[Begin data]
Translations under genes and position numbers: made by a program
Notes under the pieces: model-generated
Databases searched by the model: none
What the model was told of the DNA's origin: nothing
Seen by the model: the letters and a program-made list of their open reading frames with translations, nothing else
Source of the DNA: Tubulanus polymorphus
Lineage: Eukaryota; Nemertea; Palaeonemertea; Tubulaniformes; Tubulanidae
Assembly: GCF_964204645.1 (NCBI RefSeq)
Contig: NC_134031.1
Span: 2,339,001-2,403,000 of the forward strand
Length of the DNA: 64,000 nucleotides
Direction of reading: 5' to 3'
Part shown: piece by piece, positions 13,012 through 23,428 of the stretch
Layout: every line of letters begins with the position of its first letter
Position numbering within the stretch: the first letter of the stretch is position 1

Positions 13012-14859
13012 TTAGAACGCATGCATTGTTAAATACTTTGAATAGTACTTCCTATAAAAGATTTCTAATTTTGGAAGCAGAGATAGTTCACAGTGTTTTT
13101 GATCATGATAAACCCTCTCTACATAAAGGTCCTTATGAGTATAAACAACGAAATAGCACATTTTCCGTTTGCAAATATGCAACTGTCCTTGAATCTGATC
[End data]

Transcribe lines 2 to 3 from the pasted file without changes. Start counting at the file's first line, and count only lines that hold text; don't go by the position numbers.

Notes under the pieces: model-generated
Databases searched by the model: none